Green Objectives for 2009: Reflect, Refine, Remind and Redesign


Change is in the air. The new president ran his entire campaign on the notion of change, and it is this concept that keeps the spa business alive and thriving. Spas change their menus to bring in new treatments and services, change policies and procedures to reflect those areas in which they want to improve and have greater control, and personally, every individual changes and grows with every passing day as they learn more about themselves and their environment.

With another year just beginning, now is an excellent time to pause and look at where you have been and all that you have accomplished, as well as to focus on where you want to go. It is through awareness and education that the necessary changes you wish to make can be implemented.


Even as people rush ceaselessly to get where they want to go faster and faster, it is important to stop and reflect on where you have been and how you got to where you are today. Make sure to give yourself the recognition you deserve—in essence, keep score. In order to do this, Aveda Fredric’s Institute has developed time lines for the company that show the years and dates of when important events occurred, awards it has won, articles it has appeared in, scholarship contests it has held and other insightful turning points throughout its history. Clients love reading about all the great things Aveda Fredric’s has accomplished, and it gives the company’s team members a vehicle from which to reflect on all that has happened to get the Institute where it is today.

Begin an eco-timeline that allows you to reflect on and keep track of the changes you have made in your business that have helped the environment. Share these strategies with your team, whether they are new or established employees, and let your clients know about them as well, helping them to understand why and how you have done these things. Hopefully, this initiative causes a ripple effect, inspiring your clientele to incorporate some green ideas at home, with their children or in their place of work.


You have taken the steps to become environmentally conscious and have created your environmental standards. Now, what are you doing to remind yourself to revisit your standards before making purchases, setting goals or creating policies? When confronted with challenges, always take the time to review your standards and goals.

Remind your team about why you have chosen an environmental path. Whether it is a non-smoking policy, paperless communication or a recycling program, any of these can pose a challenge to those who do not want to change. Talk with your staff members about your standards in meetings, and make your clients aware of your eco-friendly initiatives through communications in the form of e-mail or newsletters.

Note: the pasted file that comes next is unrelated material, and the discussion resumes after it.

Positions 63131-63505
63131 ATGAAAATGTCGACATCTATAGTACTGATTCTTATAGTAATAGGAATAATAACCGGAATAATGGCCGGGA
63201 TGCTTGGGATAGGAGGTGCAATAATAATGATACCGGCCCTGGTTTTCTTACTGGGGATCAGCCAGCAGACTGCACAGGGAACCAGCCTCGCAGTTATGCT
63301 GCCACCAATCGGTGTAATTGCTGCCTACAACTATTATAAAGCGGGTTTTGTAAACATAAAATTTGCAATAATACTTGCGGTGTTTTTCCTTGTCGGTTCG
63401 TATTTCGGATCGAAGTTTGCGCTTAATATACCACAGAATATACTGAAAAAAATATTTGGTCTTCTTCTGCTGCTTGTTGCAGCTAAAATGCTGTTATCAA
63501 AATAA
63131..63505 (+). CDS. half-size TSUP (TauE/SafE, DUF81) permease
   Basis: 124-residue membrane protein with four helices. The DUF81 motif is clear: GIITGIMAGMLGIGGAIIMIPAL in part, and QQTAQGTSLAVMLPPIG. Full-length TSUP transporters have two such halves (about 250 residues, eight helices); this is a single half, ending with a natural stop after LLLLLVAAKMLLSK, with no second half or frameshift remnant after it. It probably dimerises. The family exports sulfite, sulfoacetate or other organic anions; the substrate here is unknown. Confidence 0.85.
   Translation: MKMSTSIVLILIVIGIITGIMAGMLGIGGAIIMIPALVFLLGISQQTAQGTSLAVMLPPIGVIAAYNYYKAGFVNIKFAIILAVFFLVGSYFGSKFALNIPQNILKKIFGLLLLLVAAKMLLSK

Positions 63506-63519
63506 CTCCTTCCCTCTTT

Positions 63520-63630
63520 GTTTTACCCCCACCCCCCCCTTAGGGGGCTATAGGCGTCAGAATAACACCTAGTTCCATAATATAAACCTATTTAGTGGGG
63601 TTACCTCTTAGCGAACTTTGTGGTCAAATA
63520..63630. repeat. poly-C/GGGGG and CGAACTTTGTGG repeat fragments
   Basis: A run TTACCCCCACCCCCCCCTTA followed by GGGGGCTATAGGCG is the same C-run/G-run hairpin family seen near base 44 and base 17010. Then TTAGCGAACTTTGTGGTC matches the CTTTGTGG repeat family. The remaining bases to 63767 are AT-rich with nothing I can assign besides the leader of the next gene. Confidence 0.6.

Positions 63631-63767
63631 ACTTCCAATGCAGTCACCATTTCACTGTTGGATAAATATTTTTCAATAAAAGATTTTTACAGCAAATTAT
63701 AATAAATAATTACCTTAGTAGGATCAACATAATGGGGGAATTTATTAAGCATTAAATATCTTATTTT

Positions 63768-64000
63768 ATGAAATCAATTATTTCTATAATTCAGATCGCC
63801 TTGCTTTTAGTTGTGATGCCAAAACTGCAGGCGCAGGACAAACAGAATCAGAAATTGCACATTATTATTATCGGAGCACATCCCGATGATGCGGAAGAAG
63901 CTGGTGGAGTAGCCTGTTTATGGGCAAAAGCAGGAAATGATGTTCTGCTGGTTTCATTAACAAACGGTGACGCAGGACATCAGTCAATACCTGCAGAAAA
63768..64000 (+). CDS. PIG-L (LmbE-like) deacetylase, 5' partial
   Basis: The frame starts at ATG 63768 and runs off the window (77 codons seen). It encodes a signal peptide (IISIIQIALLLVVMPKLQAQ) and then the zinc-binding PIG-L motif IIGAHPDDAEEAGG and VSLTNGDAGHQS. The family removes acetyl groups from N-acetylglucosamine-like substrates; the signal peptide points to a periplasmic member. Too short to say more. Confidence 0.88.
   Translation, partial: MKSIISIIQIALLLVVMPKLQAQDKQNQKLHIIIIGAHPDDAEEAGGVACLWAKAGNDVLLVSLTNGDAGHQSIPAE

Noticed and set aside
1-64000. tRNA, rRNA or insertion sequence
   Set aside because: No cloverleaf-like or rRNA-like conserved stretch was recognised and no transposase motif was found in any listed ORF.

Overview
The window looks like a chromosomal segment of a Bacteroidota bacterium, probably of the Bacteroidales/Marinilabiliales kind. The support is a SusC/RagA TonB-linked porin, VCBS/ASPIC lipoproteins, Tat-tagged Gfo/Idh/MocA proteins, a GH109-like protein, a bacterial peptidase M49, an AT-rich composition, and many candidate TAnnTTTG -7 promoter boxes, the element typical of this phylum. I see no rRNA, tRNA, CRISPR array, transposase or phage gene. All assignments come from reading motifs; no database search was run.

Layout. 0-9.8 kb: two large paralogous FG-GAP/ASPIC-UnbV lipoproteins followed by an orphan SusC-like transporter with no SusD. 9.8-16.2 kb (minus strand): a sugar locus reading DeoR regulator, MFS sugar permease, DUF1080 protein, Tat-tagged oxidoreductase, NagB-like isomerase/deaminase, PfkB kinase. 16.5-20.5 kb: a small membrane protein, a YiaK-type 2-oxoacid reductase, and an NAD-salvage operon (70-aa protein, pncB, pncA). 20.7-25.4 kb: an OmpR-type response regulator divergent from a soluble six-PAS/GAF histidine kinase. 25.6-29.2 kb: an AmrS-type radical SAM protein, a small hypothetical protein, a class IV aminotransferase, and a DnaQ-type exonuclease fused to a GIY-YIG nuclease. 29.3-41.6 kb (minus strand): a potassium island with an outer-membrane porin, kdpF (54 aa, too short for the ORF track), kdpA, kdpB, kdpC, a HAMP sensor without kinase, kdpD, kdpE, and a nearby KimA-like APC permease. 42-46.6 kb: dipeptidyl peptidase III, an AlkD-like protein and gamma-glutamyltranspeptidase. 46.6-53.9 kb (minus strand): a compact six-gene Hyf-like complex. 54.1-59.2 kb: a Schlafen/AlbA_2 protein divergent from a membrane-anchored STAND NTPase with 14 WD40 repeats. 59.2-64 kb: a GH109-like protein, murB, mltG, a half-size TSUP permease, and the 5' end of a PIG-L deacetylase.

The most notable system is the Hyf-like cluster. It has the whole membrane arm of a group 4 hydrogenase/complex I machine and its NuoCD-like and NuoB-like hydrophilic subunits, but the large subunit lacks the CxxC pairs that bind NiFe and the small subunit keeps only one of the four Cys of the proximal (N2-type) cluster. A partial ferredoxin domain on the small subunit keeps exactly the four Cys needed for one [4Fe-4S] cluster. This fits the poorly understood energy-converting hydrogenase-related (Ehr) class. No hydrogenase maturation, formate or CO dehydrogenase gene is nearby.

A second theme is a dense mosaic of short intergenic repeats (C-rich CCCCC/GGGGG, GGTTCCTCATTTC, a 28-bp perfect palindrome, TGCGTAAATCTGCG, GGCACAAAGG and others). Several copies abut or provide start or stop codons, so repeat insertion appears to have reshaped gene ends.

Aveda Fredric’s, for example, makes a point of showing its guests and prospective students the areas it has been working on improving, environmentally speaking. When facilitating a tour, team members let these people know the company has installed features such as a water filtration system and that its water fountains contain purified water.

That has, in turn, encouraged clients and students to bring their own reusable bottles or mugs in with them, helping eliminate the need for disposable water bottles. This, of course, saves money, but more importantly, it has helped reduce the amount of plastic bottles going into landfills. Aveda Fredric’s next goal is to do away with plastic shopping bags, and team members are encouraging clients to bring in their own reusable bags.


While looking at the big picture, it is important not to lose sight of the little picture—those things everyone does everyday that they may not remember to really even think about.

For example, Aveda Fredric’s recently held a seminar for its staff and students that taught—or re-taught—them all the ins and outs of recycling. To help the key points stick, a few goals specifically pointed out were identified as:

  • Making sure everyone knew where all the recycling receptacles were located so they could use them and direct their clients to use them, as well.
  • Showing the team how the bins are clearly marked with what waste can go in them—separate containers for glass, plastic, aluminum and paper.
  • Educating everyone on the proper way to clean foil, rinse bottles or cans, and remove lids before placing items in the recycle bins.
  • Making the signage very clear to serve two purposes: One, it reminds people to recycle, and two, it makes people think about reducing their waste.
  • Reminding them how to separate cardboard from trash and break it down so the trash bin isn’t just filled with air.
  • Encouraging the team to educate their clients on what they learned.

It is just as important to know what cannot be recycled as what can. Did you know that envelopes with or without windows can be recycled? So can junk mail, magazines, newspapers with inserts, cereal boxes and telephone books. Remember to check the triangle on the bottom of plastic bottles for either a number one or two—those are the plastics that are most easily recyclable—and check with your local recycling service, as other numbers may be accepted in your area. Also note that plastic bags can be recycled at many supermarkets but not in recycling bins, and items with food stains, such as pizza boxes, are not acceptable. Nor are coat hangers, steel scrap, light bulbs, windows or drinking glasses. However, check with your area recycling center to see what their specific rules are, as they can differ greatly by city. You may be pleasantly surprised about what you can be adding in to your recycling bin.